The book starts just before the English civil war (~1640s, I think), which is not a period of English history with which I’m particularly well-versed.  I didn’t feel like my lack of familiarity with the history was a barrier to understanding the story, especially since this seems to be a primarily fictional take on the period. It seems to have been a confusing and chaotic time, and I liked that the narrative primarily focused on the common people caught in the chaos rather than the politics of aristocrats.  Makepeace has no reason to favor one side of the civil war over the other, though she does get caught up in events from time to time. There is also a strong sense of place and atmosphere, so younger readers who are interested in historical fantasy would likely find a lot here to enjoy.  

My Rating: 4/5

Frances Hardinge’s A Skinful of Shadows is an entertaining YA horror/fantasy set in mid-1600s England. The story involves an aristocratic family who has the hereditary ability to harbor spirits of the dead within their bodies, and I appreciated that it considers both the harm and good that can come from such an ability. I liked the strong sense of the place and time, and I liked the mental strength and determination of the heroine, Makepeace.  As an adult, my perspective may not be that of the target audience, but I can say that I enjoyed this novel very much.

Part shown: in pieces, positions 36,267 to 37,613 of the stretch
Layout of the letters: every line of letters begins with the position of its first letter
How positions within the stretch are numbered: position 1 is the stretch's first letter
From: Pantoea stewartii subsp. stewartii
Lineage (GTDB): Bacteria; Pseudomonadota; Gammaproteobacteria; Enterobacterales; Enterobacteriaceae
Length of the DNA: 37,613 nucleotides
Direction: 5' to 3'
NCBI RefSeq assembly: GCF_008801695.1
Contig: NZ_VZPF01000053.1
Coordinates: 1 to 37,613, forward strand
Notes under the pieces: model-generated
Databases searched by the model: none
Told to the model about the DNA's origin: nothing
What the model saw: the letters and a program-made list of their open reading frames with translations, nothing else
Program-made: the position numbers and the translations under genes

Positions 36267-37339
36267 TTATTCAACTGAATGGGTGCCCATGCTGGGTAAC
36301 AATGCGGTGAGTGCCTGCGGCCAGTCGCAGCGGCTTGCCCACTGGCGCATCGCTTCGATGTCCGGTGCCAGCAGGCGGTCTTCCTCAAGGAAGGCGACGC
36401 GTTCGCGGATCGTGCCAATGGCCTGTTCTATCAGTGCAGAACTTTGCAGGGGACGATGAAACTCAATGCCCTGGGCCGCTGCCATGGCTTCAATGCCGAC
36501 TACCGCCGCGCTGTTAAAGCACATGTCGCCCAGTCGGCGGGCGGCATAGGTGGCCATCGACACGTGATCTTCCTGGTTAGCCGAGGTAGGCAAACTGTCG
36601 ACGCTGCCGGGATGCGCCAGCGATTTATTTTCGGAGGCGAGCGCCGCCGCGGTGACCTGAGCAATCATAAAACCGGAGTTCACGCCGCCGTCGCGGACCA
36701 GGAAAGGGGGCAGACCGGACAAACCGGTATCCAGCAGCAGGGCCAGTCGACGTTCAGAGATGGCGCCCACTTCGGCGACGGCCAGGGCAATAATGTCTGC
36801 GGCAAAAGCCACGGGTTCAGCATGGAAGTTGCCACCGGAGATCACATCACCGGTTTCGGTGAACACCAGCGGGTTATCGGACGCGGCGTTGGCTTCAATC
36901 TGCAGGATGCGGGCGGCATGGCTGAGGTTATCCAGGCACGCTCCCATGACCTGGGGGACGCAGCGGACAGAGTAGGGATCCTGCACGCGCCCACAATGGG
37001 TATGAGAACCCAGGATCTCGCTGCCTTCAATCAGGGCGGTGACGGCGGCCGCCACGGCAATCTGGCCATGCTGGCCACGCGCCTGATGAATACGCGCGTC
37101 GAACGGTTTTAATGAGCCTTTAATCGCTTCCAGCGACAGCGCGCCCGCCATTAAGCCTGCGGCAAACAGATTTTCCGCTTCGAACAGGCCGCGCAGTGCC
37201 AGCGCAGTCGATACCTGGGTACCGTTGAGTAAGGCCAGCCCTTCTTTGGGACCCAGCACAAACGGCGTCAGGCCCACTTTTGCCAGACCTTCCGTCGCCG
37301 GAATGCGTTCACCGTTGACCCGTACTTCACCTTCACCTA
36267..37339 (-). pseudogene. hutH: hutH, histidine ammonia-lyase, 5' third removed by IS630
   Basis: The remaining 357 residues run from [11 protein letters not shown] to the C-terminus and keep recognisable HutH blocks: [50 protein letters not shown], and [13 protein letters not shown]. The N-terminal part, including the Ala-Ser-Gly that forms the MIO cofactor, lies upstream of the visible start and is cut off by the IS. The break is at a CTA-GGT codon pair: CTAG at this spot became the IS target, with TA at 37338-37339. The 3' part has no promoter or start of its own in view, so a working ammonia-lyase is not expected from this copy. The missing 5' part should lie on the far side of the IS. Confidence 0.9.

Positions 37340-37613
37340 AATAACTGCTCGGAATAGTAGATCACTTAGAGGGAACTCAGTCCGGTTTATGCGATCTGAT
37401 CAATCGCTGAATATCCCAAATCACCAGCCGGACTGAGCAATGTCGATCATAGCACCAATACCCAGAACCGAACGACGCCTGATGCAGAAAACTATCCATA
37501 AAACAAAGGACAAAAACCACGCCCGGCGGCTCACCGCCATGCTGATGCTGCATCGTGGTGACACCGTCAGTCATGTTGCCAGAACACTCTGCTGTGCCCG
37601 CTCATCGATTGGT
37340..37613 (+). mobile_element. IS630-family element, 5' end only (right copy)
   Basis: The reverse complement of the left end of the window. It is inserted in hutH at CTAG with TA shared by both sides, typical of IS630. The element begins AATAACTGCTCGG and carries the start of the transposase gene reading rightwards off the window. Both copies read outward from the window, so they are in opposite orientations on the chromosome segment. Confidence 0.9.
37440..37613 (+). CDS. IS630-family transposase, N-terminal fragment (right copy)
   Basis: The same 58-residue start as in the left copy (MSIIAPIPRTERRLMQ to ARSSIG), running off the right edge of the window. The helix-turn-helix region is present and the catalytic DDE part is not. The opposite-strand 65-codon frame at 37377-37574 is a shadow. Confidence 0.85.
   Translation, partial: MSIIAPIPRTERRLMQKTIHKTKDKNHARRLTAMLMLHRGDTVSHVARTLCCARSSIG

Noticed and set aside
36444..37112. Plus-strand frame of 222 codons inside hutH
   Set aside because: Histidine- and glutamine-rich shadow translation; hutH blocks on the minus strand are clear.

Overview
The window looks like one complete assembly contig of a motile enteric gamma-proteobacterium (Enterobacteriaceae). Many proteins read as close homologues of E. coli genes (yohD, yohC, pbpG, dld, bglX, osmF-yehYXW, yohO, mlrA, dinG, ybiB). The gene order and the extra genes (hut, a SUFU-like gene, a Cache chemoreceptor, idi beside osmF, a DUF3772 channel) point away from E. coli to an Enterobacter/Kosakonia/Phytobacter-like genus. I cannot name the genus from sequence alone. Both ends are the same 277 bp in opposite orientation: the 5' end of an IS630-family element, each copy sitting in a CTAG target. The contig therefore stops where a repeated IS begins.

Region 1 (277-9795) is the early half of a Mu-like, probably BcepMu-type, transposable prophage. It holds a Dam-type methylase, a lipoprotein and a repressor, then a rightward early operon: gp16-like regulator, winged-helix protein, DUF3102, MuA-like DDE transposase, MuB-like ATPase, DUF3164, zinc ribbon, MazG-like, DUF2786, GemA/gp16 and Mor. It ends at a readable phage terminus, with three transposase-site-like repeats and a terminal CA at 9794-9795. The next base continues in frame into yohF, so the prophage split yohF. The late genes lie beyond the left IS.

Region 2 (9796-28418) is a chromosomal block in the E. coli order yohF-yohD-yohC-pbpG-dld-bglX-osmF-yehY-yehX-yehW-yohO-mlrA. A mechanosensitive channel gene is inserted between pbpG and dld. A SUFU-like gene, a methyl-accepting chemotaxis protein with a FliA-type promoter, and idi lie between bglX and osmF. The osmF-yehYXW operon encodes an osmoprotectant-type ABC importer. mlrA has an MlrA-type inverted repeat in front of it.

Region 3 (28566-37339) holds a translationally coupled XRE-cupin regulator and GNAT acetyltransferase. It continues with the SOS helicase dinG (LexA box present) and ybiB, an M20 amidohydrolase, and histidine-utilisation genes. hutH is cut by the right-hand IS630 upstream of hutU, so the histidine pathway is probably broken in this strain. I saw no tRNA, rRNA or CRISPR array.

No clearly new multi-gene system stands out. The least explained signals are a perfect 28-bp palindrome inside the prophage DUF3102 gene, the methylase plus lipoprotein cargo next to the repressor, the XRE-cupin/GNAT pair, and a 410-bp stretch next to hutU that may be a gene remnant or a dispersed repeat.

Sunday, September 8, 2019

Review: City of Blades by Robert Jackson Bennett

City of Blades by Robert Jackson Bennett
Published: Jo Fletcher Books/Broadway Books, 2016
Awards Nominated: Locus Fantasy Award

The Book:

“A generation ago, the city of Voortyashtan was the stronghold of the god of war and death, the birthplace of fearsome supernatural sentinels who killed and subjugated millions. Now, the city's god is dead. The city itself lies in ruins. And to its new military occupiers, the once-powerful capital is a wasteland of sectarian violence and bloody uprisings.
So it makes perfect sense that General Turyin Mulaghesh -- foul-mouthed hero of the battle of Bulikov, rumored war criminal, ally of an embattled Prime Minister -- has been exiled there to count down the days until she can draw her pension and be forgotten. At least, it makes the perfect cover story.
The truth is that the general has been pressed into service one last time, dispatched to investigate a discovery with the potential to change the world -- or destroy it. The trouble is that this old soldier isn't sure she's still got what it takes to be the hero.”
I didn’t really have much time to form expectations about this book, because I started it immediately after the first.  I was in an airplane, I had it on my e-reader, and the first book had been really good. There are some vague spoilers below, but I tried to keep from giving away specifics. I should also mention that this book was provided to me by Net Galley for Hugo considerations in 2018. I did read it for that purpose, though my review is considerably delayed.